solidarity

My roommate Lela is involved with an anti-Fascist organization in town, and they organized a workers’ solidarity march a week ago. The atmosphere was one of camaraderie and cheerfulness, with people walking their bikes and dogs or holding flags. I spotted many red armbands. The march ended at the building where the organization meets, and– in true socialist fashion– included free beans, bread, and warm cider.

It’s so different being here, where socialism was people’s childhoods, away from America, where the prospect of universal healthcare results in a government shutdown. Lela’s memories of socialism are mostly positive– she grew up in a very industrial area, near a huge steel mill, and her mother was a social worker there, insisting on living where the workers lived. No one was homeless. Everyone was fed. There were cultural opportunities for young people. The people sacrificed certain freedoms– speaking in favor of Capitalism would land you in prison– but they had healthy, generally fulfilling lives.

The American system of government is one based on freedom from oppression, and I instinctively reject the idea of willingly sacrificing free speech for anything. Being in the Balkans gives one a distinctive perspective, and a vastly different one than either Western Europe or ex-Soviet context would offer. Rearticulating my ideas across our kitchen table here has made me realize how essentially American my thought patterns are. I’ve learned that you can always break it down more, trace it further backwards, keep searching for the most basic things.

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hazy shade

surprisingly accurate with regards to my zagreb life right now, minus the snow patches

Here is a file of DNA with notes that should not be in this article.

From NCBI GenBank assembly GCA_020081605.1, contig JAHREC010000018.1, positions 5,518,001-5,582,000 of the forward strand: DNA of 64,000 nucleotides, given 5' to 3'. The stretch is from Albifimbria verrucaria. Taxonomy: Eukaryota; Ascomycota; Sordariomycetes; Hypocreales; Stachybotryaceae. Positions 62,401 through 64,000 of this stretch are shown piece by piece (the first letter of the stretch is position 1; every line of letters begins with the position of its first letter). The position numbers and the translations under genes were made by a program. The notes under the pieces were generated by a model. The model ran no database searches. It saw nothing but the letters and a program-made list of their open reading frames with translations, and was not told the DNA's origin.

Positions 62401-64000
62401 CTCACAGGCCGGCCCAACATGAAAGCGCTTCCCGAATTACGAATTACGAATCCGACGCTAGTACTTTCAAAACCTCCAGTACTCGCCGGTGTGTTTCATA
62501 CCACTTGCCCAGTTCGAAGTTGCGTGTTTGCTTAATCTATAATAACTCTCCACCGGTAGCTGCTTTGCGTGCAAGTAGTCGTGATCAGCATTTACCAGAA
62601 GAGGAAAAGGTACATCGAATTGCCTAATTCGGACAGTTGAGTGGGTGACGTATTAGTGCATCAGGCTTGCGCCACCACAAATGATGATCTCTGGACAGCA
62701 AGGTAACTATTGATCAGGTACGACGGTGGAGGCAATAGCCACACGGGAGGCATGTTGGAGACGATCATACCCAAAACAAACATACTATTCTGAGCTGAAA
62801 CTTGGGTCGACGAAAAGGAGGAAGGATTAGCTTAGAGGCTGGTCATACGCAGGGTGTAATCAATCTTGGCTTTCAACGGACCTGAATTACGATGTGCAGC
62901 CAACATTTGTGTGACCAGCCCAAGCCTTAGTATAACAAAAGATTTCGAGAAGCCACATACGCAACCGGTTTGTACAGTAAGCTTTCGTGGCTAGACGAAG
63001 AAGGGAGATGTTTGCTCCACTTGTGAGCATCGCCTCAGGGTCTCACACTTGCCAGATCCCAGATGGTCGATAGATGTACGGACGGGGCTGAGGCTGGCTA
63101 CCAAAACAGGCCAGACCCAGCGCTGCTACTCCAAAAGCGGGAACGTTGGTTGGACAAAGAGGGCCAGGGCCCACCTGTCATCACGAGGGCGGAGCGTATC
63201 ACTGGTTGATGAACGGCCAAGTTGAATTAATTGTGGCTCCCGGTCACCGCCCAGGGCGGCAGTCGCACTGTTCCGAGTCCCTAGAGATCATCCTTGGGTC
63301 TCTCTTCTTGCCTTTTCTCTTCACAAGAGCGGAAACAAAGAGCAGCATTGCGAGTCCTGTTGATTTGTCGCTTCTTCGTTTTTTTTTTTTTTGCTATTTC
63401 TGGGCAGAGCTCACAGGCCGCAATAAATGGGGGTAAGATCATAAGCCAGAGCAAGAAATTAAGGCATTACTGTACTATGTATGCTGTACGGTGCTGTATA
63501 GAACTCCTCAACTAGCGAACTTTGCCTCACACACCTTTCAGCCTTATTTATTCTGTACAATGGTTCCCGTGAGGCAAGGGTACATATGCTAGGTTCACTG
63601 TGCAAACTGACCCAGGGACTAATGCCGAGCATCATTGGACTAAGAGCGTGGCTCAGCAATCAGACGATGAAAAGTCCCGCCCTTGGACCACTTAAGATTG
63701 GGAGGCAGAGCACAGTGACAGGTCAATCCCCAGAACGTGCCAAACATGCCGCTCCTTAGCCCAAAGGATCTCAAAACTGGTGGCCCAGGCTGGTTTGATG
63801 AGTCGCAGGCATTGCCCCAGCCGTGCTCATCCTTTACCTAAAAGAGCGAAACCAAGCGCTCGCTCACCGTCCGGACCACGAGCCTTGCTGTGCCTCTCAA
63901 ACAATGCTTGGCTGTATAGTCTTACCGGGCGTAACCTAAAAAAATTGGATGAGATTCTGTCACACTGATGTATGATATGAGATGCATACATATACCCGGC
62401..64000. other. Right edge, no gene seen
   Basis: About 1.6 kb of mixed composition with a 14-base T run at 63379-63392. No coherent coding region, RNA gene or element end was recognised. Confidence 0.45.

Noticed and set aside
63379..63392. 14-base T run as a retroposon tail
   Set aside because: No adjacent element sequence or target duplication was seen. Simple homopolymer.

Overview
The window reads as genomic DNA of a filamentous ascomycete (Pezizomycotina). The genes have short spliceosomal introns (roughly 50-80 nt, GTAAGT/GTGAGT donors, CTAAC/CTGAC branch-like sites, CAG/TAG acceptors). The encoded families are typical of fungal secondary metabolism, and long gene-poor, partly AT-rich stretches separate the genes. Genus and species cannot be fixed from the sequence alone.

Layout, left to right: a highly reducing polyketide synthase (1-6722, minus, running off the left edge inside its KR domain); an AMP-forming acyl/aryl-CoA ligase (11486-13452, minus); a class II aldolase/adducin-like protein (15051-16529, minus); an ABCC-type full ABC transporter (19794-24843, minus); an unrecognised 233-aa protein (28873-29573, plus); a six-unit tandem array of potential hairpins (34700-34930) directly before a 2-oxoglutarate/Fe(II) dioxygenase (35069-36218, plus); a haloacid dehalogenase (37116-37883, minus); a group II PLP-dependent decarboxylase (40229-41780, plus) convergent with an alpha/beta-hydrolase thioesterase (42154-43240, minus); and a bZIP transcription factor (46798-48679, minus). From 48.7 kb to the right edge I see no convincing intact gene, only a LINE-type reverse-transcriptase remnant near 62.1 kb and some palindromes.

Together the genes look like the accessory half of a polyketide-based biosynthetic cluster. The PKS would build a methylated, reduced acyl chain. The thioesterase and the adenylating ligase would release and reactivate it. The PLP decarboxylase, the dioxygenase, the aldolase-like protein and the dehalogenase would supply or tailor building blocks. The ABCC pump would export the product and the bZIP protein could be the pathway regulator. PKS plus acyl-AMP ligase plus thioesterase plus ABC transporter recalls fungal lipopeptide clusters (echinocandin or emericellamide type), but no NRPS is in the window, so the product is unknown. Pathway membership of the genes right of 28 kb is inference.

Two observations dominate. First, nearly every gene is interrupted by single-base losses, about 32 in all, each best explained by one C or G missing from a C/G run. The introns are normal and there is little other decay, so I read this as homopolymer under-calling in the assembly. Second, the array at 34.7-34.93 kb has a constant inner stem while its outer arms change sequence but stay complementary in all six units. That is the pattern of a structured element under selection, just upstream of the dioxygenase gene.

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17/11/2013 · 15:51

time lapses

I’m back in Zagreb, and the weather turned while I was in Israel– it’s winter now. After being surrounded by Hebrew, I was comforted by the Croatian, but it was mostly sad to come back, like waking up from a dream. The sky is always overcast now. I am wearing a scarf inside my apartment. Perhaps I haven’t been writing much here because I’ve been writing more poems since Tel Aviv– the two ways of writing are so separate in my mind that sometimes I feel as if I only have energy for one.

Margot was in Zagreb for a couple days before moving on to see a friend in Tuzla, and it was surreal and energizing to be with someone from that distant other life that was Boston. We shared some ridiculous stories and (of course) drank a lot of kava and pivo. I felt absurdly proud when she was impressed by my broken Croatian (I am a pro at ordering lattes). I can even eavesdrop on basic conversations if I watch people’s faces. This makes the language even more enticing, and I’m trying to force myself to study so I master more basics before I go home in three short weeks.

I’ve been searching for jobs on both sides of the Atlantic, with no leads so far. There’s something liberating about not knowing where I’ll be in two months, but practically speaking it’s stressful. Now that the end of this journey is in sight, I hate the idea of leaving, although of course there are things that appeal to me about going home. I like the holidays, and it will be great to see my family and friends again, but it seems unreal. If Tel Aviv was a dream, America was too– longer, maybe, but also more faded with age.